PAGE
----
in 1994. "My friends are getting famous/And I think I oughta, too!" But he was
also appalled by the mediocrity that often followed platinum success. He was allergic to
compromise of any kind, and he derided any band that wasnt as hypocrites.
"People who like the band in the mainstream press
always ask, Why is it that a band like Blink-182 or Green Day is so popular and
Screeching Weasel hasnt reached that level of success?" Foster says.
"Its probably 95 percent by choice. Not that we sat down and said, We
dont want to be that popular, but we made certain decisions that prohibit
that. I was never willing to be on the road as much as Green Day.
None of the
various combinations of band members ever had the type of relationship that could last
being on the road that long."
Skeptics counter that Foster thwarted his bands
chances of breaking big by living according to a rigid if inscrutable code of D.I.Y.
conduct and serving as the self-appointed arbiter of all that was
"authentically" punk. In a long-running column for Maximum RockNRoll, he
made endless pronouncements about the way things ought to be, taking everyone to
task but himself. Sonic Youth reprinted one diatribe on the sleeve of a 1988 12-inch:
"While D.R.I. & 7 Seconds may very well be the Bon Jovi & U2 of the
90s, Sonic Youth & Hüsker Dü will be the Yes and REO Speedwagon.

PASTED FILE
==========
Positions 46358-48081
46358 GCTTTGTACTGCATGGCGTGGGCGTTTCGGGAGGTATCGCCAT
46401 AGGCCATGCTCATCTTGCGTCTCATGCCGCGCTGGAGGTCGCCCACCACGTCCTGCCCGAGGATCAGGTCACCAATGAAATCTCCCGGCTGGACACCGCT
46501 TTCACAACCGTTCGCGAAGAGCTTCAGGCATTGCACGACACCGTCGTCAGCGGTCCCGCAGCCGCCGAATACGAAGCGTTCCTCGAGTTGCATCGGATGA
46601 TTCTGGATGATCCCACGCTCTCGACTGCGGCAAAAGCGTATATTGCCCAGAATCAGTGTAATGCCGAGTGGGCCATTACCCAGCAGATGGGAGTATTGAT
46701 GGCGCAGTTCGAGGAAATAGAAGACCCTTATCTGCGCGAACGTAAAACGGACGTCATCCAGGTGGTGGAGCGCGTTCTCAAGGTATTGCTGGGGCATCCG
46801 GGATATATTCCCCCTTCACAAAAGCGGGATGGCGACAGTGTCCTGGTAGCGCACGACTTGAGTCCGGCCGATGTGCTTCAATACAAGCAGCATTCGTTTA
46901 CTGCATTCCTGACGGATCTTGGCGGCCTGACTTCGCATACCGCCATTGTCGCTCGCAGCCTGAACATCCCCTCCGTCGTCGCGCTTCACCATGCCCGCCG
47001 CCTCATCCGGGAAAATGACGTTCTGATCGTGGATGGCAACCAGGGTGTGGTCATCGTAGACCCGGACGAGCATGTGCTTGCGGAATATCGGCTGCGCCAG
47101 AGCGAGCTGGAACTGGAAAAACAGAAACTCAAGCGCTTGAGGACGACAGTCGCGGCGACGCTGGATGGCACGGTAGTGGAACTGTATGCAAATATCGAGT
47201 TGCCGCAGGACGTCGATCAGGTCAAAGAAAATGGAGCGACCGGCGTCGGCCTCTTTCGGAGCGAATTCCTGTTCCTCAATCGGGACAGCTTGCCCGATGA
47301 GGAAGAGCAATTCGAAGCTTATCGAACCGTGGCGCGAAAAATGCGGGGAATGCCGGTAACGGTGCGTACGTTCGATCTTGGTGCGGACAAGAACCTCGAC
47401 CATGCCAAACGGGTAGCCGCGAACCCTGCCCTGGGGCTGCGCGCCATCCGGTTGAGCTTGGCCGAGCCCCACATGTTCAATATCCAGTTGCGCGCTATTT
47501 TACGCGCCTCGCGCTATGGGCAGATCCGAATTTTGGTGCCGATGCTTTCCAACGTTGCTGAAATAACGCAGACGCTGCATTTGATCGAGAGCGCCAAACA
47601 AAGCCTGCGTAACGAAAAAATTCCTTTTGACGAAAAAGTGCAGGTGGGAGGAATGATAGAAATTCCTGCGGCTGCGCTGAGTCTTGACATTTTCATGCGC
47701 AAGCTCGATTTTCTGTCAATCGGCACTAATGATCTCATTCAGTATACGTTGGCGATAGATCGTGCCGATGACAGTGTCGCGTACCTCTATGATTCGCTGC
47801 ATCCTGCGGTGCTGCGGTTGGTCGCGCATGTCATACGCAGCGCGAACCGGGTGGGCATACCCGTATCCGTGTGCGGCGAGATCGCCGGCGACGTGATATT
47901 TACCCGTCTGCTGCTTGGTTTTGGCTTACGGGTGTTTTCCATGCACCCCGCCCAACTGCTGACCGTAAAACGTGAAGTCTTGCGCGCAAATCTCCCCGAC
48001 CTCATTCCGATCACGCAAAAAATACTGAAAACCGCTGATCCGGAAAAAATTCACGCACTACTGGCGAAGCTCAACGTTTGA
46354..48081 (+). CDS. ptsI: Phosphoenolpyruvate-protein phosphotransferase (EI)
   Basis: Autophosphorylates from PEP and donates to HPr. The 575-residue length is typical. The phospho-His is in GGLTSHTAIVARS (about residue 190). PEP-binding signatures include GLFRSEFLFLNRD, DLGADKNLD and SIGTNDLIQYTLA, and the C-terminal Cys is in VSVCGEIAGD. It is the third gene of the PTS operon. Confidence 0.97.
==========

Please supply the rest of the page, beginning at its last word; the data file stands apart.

Bleeaacchh!!" In one sentence, Foster eliminated four potential allies, and he
repeated this routine time after time.
"Bens got opinions on everything, from what
kind of tennis shoes you should wear to how you should wash your jeans, what record you
should listen to to how you should play your guitar," says Lookout! president Chris
Appelgren, who nonetheless adds that the groups importance to the label "has
been immeasurable." After fellow Chicagoan Steve Albini, Ben Weasel became the
undergrounds most infamous grumpthe punk everyone loved to hate. The Queers
even penned a song in his honor: "He rants and raves, he screams and shouts/He always
flips his lid/But deep down inside/He really loves you kids."
Todays Ben Foster is a different man than the Ben
Weasel of the early 90s. Back then, he never imagined that he and Pierson would be
able to buy homes and fashion careers from the band, especially at point when they rarely
perform live. Foster is sitting on a comfortable couch in a sunny six-room condo in Oak
Park, a mannered suburb best known for its Frank Lloyd Wright architecture. His living
room is dominated by a giant TV and an impressive stereo system, and his new Honda is
parked downstairs. Punk rock has been very, very good to him.
"At 19 or 20 years old, I would look at a person
like me now, and Im certain that I would have criticisms," he says between
drags on an omnipresent cigarette. "I realize that when I was that age, I was making
criticisms of people without having lived enough in punk rock to understand certain
realities, and Ive retracted some of those things through the years
. I think
if youre my age, 32, and youre still mired in negativity, youve got some
serious problems. You basically need to grow up. I hate to say that, because it makes me
sound like a stodgy old adult, but frankly, Id be embarrassed if I was still acting
that way. It shows a complete lack of growth as a human being. People talk about the
meaning of life. The meaning of life is to live it, period."
This is a lesson learned the hard way. His Moral Crux, I
Was A Teenage Teenager T-shirtthe same one hell wear onstagedisplays
two new tattoos that cover earlier inkings inspired by his high school sweetheart. In